The SNP's current strengths are its future weaknesses
The SNP's dislike of dissent is right until it becomes a fatal flaw, writes former Labour adviser John McTernan
Unity of purpose. Unyielding internal discipline. A ruthless commitment to pragmatism. Message management. Sticking to the line. With no deviation. Ever. It’s the recipe for electoral success. Or it is right up until the time that it isn’t. As New Labour found, and every party finds out in due course.
From the outside it seems so easy. To start with, success breeds success, so why not stick with a winning formula. It must seem that way to the Scottish National Party as they head – apparently inevitably and effortlessly – towards another electoral landslide.
Of course it’s not effortless. A lot of polling and testing goes into getting the language and the policies right. And, even with a willing audience, there’s the question of transmission – how do you get new positions out to everyone as soon as they have been developed? But winning is the reward and the prospect of yet another contest ahead binds your party together and unity, pragmatism and success bind the voters to you. An unbroken – and virtuous – circle.
Yet, as David Chase put it in The Sopranos, “everything comes to an end”.
How? That itself is always hard to predict; politics is when it is working well.
But just as the laws of Newtonian physics prevent the creation of a perpetual motion machine, so the laws of politics prohibit a perpetually elected government. The best place to look for future weakness is in current strength.
Take that message discipline and then think about it. Every SNP Member of Parliament (MP), Member of the Scottish Parliament (MSP) and Member of the European Parliament (MEP) has the same view. Exactly the same view. On everything.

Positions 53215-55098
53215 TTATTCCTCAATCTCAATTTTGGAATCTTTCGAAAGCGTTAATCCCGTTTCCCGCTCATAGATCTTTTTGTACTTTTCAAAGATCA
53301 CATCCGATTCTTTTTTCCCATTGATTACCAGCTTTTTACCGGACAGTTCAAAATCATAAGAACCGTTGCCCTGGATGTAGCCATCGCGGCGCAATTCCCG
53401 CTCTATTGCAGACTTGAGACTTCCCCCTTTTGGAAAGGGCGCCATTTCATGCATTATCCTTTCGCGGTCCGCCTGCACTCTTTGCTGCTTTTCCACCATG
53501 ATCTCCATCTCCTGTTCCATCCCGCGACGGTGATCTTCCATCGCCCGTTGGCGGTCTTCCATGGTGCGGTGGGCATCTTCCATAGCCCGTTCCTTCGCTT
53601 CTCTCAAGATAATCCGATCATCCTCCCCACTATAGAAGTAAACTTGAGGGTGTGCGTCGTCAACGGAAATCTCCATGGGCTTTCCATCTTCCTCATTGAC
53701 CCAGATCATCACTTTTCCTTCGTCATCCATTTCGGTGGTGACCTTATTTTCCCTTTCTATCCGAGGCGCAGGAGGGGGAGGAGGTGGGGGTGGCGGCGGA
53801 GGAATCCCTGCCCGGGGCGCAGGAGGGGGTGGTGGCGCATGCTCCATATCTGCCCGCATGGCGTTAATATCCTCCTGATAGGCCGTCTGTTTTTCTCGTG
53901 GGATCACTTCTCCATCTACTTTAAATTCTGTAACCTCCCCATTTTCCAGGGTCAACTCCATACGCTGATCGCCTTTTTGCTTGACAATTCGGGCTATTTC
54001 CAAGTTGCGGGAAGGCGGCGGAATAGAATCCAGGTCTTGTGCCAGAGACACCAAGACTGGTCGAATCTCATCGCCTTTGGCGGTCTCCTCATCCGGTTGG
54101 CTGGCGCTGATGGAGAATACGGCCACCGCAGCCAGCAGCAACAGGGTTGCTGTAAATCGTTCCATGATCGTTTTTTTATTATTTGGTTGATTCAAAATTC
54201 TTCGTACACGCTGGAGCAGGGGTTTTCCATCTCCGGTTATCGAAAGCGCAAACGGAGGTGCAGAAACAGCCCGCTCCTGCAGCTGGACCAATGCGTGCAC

That is arguably true about independence, though clearly not about the economic consequences. It cannot be true about, say, nuclear disarmament. That is a complicated, contested and contestable subject. Ridding the world of nuclear weapons is not simple.
It is implausible, to say the least, that on this issue with its geopolitical importance any group of 120 adults would agree absolutely, let alone 120 politicians. Yet that, apparently, is what all SNP MPs, MSPs and MEPs do. Does this matter? Hardly at all for current electoral purposes. But absolutely if you are a loyal SNP supporter who wishes your chosen party well.
There is winning. And then there is winning too well. The best thing for a government – and a country – is an opposition that can keep them honest and on their toes. The worst thing is the feeling that you can get away with whatever you want. It leads to lazy thinking and sloppy action.
It happened to the Tories under Thatcher with the poll tax. It happened to New Labour under Blair with civil liberties. In the end, you can only go so far – the voters will always pull you back into line.
Will the SNP under Nicola Sturgeon go too far? Of course they will, they’re only human. In which specific area? It’s hard to tell at the moment, but the fatal flaw is clear enough – the dislike of dissent.
On internal party management that may not matter, though the current crop of SNP ministers are far less impressive than the teams that Alex Salmond assembled – a consequence, one feels, of the younger generation growing up under control freakery. But it leaves policy unscrutinised and that’s where the slip will come. Debate distils wisdom. Lack of it does the opposite. The thing about difficult social policy problems is that they are, well, difficult. And eventually rhetoric – however uniform – is no substitute for results.
The committee also recommended that the Scottish Government look at Ireland as a model for reform of the business support service
There are more than 30 ambassadors from around Scotland helping to mobilise a grassroots response to the good food nation bill consultation, working to encourage engagement with the consultation...
After two failed attempts to pass legislation allowing patients in Scotland the right to choose when to die, there is now growing momentum for the issue to be re-examined
Scottish food and drink manufacturers need 19,000 new recruits by 2024 to meet their skills needs